For the rosé, the grapes go straight in the destemmer and then in the press and in a vat for the racking of the must. If the grapes stay some 6 hours macerating in the press, the actual press time lasts 2 hours and a half. He doesn't press the grapes to the maximum, a drawback of pressing to the max is that you get a darker color. Getting these 2%-3% volume of remaining juice isn't worth the consequences, especially that he doesn't doctor the color of his rosé. The vinification temerature is 17°C for the rosé (with a maximum of 20°C). That's why, he says, it's important to use external yeasts because at this temperature, not any yeast would be able to do the job. There isn't any malolactic fermentation done in the rosé. Speaking of SO2, he uses 98 mg/liter for the rosé while in the coops it's 200mg/liter, and the projected organic rules will be 120mg/liter.
He makes a cuvée of rosé with Grenache & Syrah and another with Grenache & Cinsault. The one made with syrah, he says, has a stronger body and is less supple, it doesn't taste like the typical rosés of Provence which are at the same time fresh and rich. Syrah will help make a rosé more corsé, more robust. It will be the wine to eat with, it can easily replace a red on the table. Syrah is a fragile variety and the yields are low. The vines younger than 10 years don't have deep-enough roots and are withering in this climate. Asked about the rate of esca-stricken vines, he says that he hasn't much casualty. he adds that esca is partly caused by high yields.
For reds, he partly destems the grapes. Some years, he may destem more if there's a risk of herbaceous notes. The fermentation is done at temperatures between 22°C and 28°C. The malolactic fermentation comes later. The SO2 for reds : the rules (in discussion right now) for the organic wineries will probably set at 100mg/liter and his own dosage is 46mg/liter, so well below. What is still discussed for the organic wineries is the fact to allow or not the use of arabic gum. He says that arabic gum can help on certain vintages like 2009, where the Cabernet and the Syrah have been subjected to lots of stress which translates into hard wines. Arabic gum makes these wines rounder. He considers that unlike other additives, arabic gum is natural and has its place during the vinification, even if it's not systemically used.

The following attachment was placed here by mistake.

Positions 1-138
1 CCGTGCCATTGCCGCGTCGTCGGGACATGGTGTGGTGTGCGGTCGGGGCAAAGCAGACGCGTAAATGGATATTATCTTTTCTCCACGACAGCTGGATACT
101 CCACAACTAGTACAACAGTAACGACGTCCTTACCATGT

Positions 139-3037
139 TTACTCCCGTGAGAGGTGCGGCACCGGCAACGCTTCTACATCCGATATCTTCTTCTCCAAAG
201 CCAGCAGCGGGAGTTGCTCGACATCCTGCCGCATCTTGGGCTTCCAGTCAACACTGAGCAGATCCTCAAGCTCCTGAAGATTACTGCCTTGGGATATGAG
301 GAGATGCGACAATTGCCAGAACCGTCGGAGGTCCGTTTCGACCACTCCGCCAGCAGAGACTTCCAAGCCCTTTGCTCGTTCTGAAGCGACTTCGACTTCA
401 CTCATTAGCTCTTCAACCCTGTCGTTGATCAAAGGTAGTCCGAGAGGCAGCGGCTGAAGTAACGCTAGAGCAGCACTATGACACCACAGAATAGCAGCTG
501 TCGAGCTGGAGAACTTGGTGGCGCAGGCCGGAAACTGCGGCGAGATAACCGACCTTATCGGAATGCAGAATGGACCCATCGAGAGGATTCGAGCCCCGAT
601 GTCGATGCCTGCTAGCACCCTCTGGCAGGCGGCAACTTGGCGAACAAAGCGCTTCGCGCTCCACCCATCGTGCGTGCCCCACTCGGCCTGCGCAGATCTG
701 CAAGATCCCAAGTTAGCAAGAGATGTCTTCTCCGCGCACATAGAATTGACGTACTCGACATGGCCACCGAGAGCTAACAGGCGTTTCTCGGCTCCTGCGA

__Domaine le Reire Rosé 2008, Cinsault-Grenache. Cuvée de la Manon. Nice pale rosé (it really desserves its color note here). Good balance. 6,5 euro. Very little SO2 he says, so no headache. Two years ago he pressed this rosé directly without maceration, the two variety being blended together, sort of, in the harvesting machine itself. There was actually some Syrah grapes too, so the rosé had enough color in spite of the short contact. His enologist was very worried, saying that it was not the right way to do. So in 2008 (that's the wine we're tasting now) he came back to the normal way, that is separate harvest, maceration and press, and he got a wine at the en that had a bit less aromas than the previous year. Next year, he'll not listen to the enologist and do a direct-press again with Grenache and Cinsault harvested together...
__Domaine le Reire Rosé 2008 Cuvée Domaine, Syrah-Grenache. The nose is more intense here. 5 Euro.
__Domaine le Reire Rouge (red) 2008. Cabernet Sauvignon, Syrah. Dark red wine. Clove notes. Nice fruity wine. 5,5 Euro